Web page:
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Shrimp Boat Captain
Terri Kirby Erickson

The craggy-faced shrimp boat captain
keeps a pinch of chewing tobacco between
his lip and gum, wears faded blue overalls
and a ball cap. Early mornings, you'll
find him lumbering down the road towards
an old wooden pier, carrying a cooler filled
with ice, a fishing rod slung over his beefy
shoulder. Tackle swings like a pendulum
behind his back until he reaches his favorite
bench, close to the end. He pulls a bag
of shrimp from the cooler, baits his hooks
and casts his line as far as arthritis allows—
sits there until noon, either catching fish
or not; it's all the same to him. It's the sun
and wind and rain he's come for—the view
of shrimp boats headed out to sea, crews
tiny as toy soldiers. He can hear the cries
of hungry gulls, feel each vessel's pitch
and toss, though he is captain of nothing
now, save his own soul. And what his soul
wants is to keep his body close to water—
until the moon captures him in her net and lifts
it with cool, white hands into the starry sky.
From In the Palms of Angels (Press 53).
This poem first appeared in Shoal, and won First Prize Poetry in the
2010 Carteret Writers 19th Annual Writing Contest.
Used here with the author's permission.

Terri Kirby Erickson is the award-winning author of three collections of poetry, including her latest, In the Palms of Angels (Press 53), which won a 2012 Nautilus Silver Award for Poetry and the Gold Medal for Poetry in the Next Generation Indie Book Awards. A poem from this collection was also chosen by Ted Kooser for inclusion in his American Life in Poetry column in 2013. Terri considers herself blessed and fortunate to have any success at all, doing work she loves, and says, "Poetry has been such a healing force in my life." She shares her love of writing and reading poetry by volunteering at the Derrick L. Davis Forsyth Regional Cancer Center in Winston-Salem, and guest lecturing wherever she is invited to speak about poetry. A North Carolina native, Terri lives in a small town outside of Winston-Salem, with her husband of twenty years; her goal is "to make poetry more popular in this country than NASCAR!"  Learn more about her at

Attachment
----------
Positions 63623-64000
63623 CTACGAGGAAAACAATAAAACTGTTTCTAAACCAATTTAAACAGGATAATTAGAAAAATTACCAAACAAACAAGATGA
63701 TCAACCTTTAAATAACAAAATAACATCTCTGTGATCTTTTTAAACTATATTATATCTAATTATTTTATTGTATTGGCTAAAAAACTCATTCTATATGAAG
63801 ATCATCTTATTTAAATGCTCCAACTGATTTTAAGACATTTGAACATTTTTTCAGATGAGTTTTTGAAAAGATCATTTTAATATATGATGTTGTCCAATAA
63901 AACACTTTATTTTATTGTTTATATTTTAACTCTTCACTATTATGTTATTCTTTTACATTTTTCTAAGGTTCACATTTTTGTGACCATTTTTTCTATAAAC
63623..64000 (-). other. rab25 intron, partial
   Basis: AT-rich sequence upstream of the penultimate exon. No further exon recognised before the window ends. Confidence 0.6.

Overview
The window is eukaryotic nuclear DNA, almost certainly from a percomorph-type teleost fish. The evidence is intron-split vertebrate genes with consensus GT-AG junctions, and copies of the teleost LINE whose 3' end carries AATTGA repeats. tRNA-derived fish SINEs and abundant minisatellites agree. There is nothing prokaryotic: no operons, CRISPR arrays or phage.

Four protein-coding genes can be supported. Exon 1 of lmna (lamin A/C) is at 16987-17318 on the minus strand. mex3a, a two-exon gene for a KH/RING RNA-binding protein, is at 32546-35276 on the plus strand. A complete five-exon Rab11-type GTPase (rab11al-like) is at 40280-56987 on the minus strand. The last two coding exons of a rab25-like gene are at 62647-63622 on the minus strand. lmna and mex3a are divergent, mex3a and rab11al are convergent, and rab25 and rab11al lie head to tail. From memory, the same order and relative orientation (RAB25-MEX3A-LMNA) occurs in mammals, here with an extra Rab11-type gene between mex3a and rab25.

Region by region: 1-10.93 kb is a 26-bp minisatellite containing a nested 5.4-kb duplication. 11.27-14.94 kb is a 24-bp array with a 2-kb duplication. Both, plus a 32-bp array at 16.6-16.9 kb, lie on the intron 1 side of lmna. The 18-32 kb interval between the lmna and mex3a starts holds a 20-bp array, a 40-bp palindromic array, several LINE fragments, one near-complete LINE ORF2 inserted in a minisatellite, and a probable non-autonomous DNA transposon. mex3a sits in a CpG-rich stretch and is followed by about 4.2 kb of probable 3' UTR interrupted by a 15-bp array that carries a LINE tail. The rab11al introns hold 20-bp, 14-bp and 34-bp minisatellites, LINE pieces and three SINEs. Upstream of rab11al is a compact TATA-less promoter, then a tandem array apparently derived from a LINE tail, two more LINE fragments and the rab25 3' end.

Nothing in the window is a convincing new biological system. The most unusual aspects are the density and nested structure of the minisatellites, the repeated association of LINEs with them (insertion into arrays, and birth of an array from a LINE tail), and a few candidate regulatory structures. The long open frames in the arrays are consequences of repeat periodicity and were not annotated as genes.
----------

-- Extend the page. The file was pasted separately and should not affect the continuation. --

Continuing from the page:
Post New Comment:
nancy scott:
I got to the poem late in the day. What a lovely way to wind the day down. I read the poem three times. It is beautifully wrought.
Posted 08/22/2012 07:48 PM
w o w Judy
Posted 08/22/2012 11:48 AM
This is so representative of Terri's work. I love how the title prepares us for the truth, but not the truth we expect. The ending? Fabulous. A quiet burst of fireworks.
Posted 08/22/2012 09:08 AM
lovely poem, I can see him so clearly...
Posted 08/22/2012 08:27 AM
Ralph Murre:
A great piece. Absolutely rings true.
Posted 08/22/2012 08:16 AM
Terri Kirby Erickson:
Thanks so much to everyone, for the lovely comments about my poem. I spent some of my happiest childhood days at the coast of North Carolina, with shrimp boats shimmering in the distance...
Posted 08/22/2012 08:12 AM
The title of this poem engenders a creative tension with its subject matter that is artfully resolved. " . . . save his own soul" reverberates.
Posted 08/22/2012 08:07 AM
Beautiful! I am a surf fisherwoman and I can sit all day "Fishing," which is mostly watching the beautiful beach/sea images that this poet describes. The ending is simply perfect!
Posted 08/22/2012 08:01 AM
Larry Schug:
Keep writing poems like this and NASCAR will deflate its tires out of frustration! Good eye, fine writing. Thank you.
Posted 08/22/2012 07:55 AM
What a glimmering reflection!
Posted 08/22/2012 04:12 AM

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